Lambert Mende, the information minister for the Democratic Republic of Congo, was quick to condemn France for a “colonialist attitude” after its foreign minister questioned results of the December 30 presidential election that give opposition politician Felix Tshisekedi the win.
Mende, a ruling party loyalist and ally of outgoing President Joseph Kabila, told Congolese news outlet Actualite.CD that Jean-Yves Le Drian spoke as if his country was a province or colony of France. The response followed Le Drian’s appearance on France’s CNews, in which he questioned the legitimacy of the results released by the DR Congo’s national election commission (CENI) early Thursday.
The French minister was among many observers who expressed skepticism over provisional results that gave Tshisekedi, the Union for Democracy and Social Progress (UDPS) leader, 38.6 percent of the vote. Martin Fayulu, the Engagement for Citizenship and Development (ECiDé) party candidate – backed by the Lamuka coalition and widely considered the polling favorite – received 34.8 percent.
Emmanuel Ramazani Shadary, the Kabila-backed candidate of the Common Front for the Congo (FCC) coalition, had 23.8 percent. While Fayulu rejected the CENI results immediately, suggesting that Tshisekedi struck a much-rumored deal with Kabila, it should be noted that FCC also says they’re reviewing their legal options although Shadary has publicly accepted the results.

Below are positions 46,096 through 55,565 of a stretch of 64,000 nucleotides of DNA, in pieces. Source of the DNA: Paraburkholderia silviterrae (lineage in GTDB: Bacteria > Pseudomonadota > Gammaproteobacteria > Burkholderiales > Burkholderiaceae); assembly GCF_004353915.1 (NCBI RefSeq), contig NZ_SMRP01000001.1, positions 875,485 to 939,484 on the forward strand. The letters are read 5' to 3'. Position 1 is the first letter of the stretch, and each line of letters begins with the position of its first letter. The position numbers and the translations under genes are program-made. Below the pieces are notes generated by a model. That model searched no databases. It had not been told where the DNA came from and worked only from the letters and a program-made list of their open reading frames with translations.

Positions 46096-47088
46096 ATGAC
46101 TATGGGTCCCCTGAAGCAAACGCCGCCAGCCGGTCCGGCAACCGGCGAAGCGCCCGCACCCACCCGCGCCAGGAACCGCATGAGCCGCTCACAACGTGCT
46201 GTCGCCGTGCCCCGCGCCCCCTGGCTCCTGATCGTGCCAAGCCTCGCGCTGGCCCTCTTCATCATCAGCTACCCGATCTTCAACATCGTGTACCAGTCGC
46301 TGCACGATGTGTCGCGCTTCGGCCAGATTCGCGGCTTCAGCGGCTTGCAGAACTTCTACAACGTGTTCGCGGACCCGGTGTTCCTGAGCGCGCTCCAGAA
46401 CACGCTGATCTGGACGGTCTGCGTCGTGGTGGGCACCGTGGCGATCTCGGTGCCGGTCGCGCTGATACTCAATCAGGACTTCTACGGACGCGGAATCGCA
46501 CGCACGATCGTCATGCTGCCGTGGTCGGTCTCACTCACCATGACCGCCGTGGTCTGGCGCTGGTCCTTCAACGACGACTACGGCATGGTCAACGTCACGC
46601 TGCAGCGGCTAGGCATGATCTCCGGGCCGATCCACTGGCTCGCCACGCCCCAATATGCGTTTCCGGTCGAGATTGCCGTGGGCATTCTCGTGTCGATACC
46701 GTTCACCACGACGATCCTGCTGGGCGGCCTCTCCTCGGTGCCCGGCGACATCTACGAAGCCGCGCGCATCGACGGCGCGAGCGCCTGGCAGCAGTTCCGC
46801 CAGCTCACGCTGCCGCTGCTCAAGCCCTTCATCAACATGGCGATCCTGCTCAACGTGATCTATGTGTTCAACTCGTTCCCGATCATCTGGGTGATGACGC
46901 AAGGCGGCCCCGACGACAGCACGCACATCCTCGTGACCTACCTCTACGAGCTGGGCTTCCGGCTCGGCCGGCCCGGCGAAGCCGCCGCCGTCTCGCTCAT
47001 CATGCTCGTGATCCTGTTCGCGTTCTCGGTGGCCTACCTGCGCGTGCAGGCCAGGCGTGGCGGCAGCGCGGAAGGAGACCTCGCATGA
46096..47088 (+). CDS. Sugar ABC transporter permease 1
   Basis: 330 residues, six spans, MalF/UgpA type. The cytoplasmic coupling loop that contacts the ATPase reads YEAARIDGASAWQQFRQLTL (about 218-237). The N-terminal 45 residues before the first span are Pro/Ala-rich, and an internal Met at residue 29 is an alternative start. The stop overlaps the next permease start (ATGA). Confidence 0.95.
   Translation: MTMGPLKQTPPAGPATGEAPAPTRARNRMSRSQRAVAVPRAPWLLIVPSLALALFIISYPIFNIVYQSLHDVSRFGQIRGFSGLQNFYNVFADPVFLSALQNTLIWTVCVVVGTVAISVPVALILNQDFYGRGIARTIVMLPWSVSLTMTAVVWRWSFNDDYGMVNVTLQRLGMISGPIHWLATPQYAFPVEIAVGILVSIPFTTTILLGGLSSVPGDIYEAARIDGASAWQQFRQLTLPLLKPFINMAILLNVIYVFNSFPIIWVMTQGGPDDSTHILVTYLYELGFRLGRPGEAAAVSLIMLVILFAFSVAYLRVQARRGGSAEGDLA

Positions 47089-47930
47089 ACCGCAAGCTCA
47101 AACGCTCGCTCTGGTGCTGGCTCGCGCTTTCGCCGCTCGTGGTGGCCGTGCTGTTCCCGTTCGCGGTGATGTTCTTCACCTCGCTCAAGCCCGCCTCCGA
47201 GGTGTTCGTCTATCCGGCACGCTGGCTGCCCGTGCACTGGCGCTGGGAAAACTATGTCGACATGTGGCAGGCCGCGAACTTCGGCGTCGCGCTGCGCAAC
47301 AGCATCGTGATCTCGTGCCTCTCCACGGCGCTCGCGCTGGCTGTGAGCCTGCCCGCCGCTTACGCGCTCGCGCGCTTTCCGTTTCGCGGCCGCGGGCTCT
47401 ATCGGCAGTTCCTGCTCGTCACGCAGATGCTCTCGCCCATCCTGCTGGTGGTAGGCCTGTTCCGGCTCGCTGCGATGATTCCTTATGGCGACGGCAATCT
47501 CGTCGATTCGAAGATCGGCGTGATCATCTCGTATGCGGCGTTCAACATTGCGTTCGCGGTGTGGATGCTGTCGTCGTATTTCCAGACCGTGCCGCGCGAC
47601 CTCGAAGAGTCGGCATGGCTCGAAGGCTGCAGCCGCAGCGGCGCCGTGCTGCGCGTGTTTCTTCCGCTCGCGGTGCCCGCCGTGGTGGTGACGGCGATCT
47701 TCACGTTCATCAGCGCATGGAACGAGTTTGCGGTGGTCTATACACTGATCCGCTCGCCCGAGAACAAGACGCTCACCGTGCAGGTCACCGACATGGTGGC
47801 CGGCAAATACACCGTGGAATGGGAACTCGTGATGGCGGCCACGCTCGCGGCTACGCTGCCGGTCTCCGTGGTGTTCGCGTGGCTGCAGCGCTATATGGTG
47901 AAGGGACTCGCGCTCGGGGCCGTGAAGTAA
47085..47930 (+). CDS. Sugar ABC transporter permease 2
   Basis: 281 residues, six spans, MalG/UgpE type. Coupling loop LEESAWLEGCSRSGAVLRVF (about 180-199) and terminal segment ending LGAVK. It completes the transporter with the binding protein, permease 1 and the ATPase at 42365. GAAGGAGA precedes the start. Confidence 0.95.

The influential National Episcopal Conference of Congo (CENCO), which helped negotiate a deal for Kabila to relinquish power and hold elections delayed two years, also questioned the Tshisekedi win. CENCO deployed more than 40,000 independent election observers for the election.
“From the analysis of the elements observed by this mission, we find that the results of the presidential election as published by the CENI do not correspond to the data collected by our observation mission from the polling and counting stations,” the Roman Catholic leaders said in a statement.
The United States, UK and others also have questioned the provisional results, and the United Nations Security Council is expected to address the matter Friday.
Image: Mende file